10 Must-have documents for parents of children with special needs

Documents

When planning for the future it is essential that you have all your document in order. As a general rule, we should keep our estate planning documents in a safe place, which is readily accessible in the event they are needed.

Parents of children with special needs should also use a binder that contains all the information that future caregivers will need to carry on after the parents are gone.

The information in the binder should be updated periodically to reflect changes in family circumstances, changes in the needs or desires of your child, and other issues that may assist your child’s future caregivers in carrying out their duties.

Here are 10 must-have document to keep in your binder:

1. Important legal papers for any children with special needs (for example, birth certificates, Social Security cards, and health-insurance cards).

 2. The Letter of Intent, which parents should update at least once per year. The Letter of Intent is a nonbinding document that passes vital information about a person with a disability to future caregivers.  It can include such things as your child’s sleeping preferences, eating habits, and many other important aspects of your child’s daily routine.

While these items may be second nature to you, it is important not to take them for granted.  After all, in many cases, the future caregivers assume their role in caring for your child without having actually lived a day in your shoes.

3. Written instructions spelling out any wishes regarding final arrangements (burial, cremation, or religious services or other ceremonies that may be desired).

 4. Advance health care and financial directives such as powers of attorney, living wills, and health care proxies.  By having these documents in a binder which can be accessed when needed you can save your family the heartache and expense of a guardianship proceeding should you become incapacitated.

5. Copies of any trusts - special needs trusts, living trusts, or insurance trusts- that may have been prepared.  Remember, signed copies or originals may be needed to complete property transfers.  Thus, you should also provide information about where the original documents are kept.

6. A list of major assets and information about where they are kept (for example, a list of insurance policies, stocks, mutual funds, bank accounts, with policy and account numbers, and the names of any brokers, insurance agents, and investment advisors).

7. Guardianship papers for your special needs child, if any, and a list of advocacy organizations that may be helpful.  Also, write down any personal reflections or thoughts you may have about these organizations.

8. The names of government agencies or case workers that you may have dealt with.

9. A list of government benefits your child may receive, as well as copies of any filled-out application forms. (These application forms will help the future caregivers the next time they apply for benefits on behalf of your child; especially since the caregivers may not understand the complexity of these applications.)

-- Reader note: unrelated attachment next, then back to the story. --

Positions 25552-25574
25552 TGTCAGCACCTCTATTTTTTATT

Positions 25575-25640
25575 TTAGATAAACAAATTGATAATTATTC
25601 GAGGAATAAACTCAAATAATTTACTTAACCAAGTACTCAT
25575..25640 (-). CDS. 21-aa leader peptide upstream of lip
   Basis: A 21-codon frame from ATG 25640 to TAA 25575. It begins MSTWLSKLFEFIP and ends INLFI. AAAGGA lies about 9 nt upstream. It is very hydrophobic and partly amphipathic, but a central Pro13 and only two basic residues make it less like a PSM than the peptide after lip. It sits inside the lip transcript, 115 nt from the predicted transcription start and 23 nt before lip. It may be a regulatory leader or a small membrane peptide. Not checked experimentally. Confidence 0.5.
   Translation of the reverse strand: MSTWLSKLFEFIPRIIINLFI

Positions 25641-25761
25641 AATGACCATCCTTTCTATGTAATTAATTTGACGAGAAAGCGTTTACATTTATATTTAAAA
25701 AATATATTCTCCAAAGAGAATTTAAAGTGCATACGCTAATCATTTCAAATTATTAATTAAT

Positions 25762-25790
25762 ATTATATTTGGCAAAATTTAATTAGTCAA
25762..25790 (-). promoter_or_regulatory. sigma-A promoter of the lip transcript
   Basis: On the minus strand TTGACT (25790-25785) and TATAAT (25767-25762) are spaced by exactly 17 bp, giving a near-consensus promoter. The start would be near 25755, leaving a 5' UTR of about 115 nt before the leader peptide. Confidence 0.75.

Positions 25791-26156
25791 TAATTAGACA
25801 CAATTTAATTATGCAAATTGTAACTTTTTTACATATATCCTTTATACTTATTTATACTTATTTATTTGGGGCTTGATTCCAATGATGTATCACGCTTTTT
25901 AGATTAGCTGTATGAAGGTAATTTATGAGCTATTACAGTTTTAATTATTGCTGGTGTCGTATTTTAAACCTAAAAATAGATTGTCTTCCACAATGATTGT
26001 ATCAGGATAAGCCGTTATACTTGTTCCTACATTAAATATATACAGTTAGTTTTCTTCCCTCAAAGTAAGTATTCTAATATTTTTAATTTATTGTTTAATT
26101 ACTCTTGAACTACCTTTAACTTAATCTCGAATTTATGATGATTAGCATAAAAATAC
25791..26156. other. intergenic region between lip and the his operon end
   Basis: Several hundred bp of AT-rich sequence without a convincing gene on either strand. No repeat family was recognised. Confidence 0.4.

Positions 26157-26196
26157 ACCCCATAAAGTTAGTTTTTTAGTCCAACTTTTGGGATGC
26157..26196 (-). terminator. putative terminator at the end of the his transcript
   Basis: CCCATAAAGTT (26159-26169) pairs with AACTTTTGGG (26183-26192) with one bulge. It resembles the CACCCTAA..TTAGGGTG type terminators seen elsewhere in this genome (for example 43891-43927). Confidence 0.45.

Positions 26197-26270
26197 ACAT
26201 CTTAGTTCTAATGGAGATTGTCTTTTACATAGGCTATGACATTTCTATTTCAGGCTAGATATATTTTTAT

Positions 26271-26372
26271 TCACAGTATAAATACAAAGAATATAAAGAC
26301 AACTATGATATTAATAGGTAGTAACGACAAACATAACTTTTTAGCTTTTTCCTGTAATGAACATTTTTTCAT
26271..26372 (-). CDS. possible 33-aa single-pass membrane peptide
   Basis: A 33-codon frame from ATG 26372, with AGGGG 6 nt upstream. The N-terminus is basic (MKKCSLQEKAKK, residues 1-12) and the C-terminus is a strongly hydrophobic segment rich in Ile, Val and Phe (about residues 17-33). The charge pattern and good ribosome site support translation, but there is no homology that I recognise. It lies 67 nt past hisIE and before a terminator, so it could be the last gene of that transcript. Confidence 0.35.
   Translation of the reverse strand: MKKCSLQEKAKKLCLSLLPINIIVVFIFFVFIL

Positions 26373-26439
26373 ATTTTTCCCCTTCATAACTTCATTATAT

10. Other miscellaneous papers, such as tax returns filed for your child, information about housing options, schooling, and photographs of the family.

The estate planning process, especially when parents are planning for the future security of a child with special needs, can often seem overwhelming.  But when you have taken the steps necessary to accomplish these objectives, it is a great sense of relief.

Bernard

Written on 2012/06/12 by:

Bernard

Bernard A. Krooks, J.D., CPA, LL.M (in taxation), CELA, is a founding partner of the New York law firm Littman Krooks LLP.  A nationally noted expert on special needs planning, he is past President of the Special Needs Alliance (www.specialneedsalliance.org), a national non-profit organization dedicated to assisting families with special needs planning and related issues.  Mr. Krooks may be reached at (212) 490-2020 or via email at info@littmankrooks.com. For other inquiries or more information on special needs planning, visit the firm’s website at www.littmankrooks.com
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  • Mary

    Great post! The Down Syndrome Congress has put together a great format for organizing this information and more – It’s called “Footprints for the Future”. Clearly, it’s relevant to families with a member who has any type of special need. It is a modifiable pdf format – and can be accessed for free here: http://www.ndss.org/PageFiles/118/footprints_for_the_future.pdf

  • Mary

    Correction – the resource cited in my previous comment was actually created by the ARC of East Middlesex and hosted on the Down Syndrome Society website. My apologies for the attribution error.

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  • mylindaelliott

    We figured out some of this was of huge importance during a disaster too.  During Hurricane Katrina families were displaced for months without the information to even get their children into school with appropriate services. At least those of us from Hurricane Rita had learned that from the parents from New Orleans.  But things you just know you will never forget aren’t easy to remember when you are stressed.  A binder with important stuff for your child is a must.

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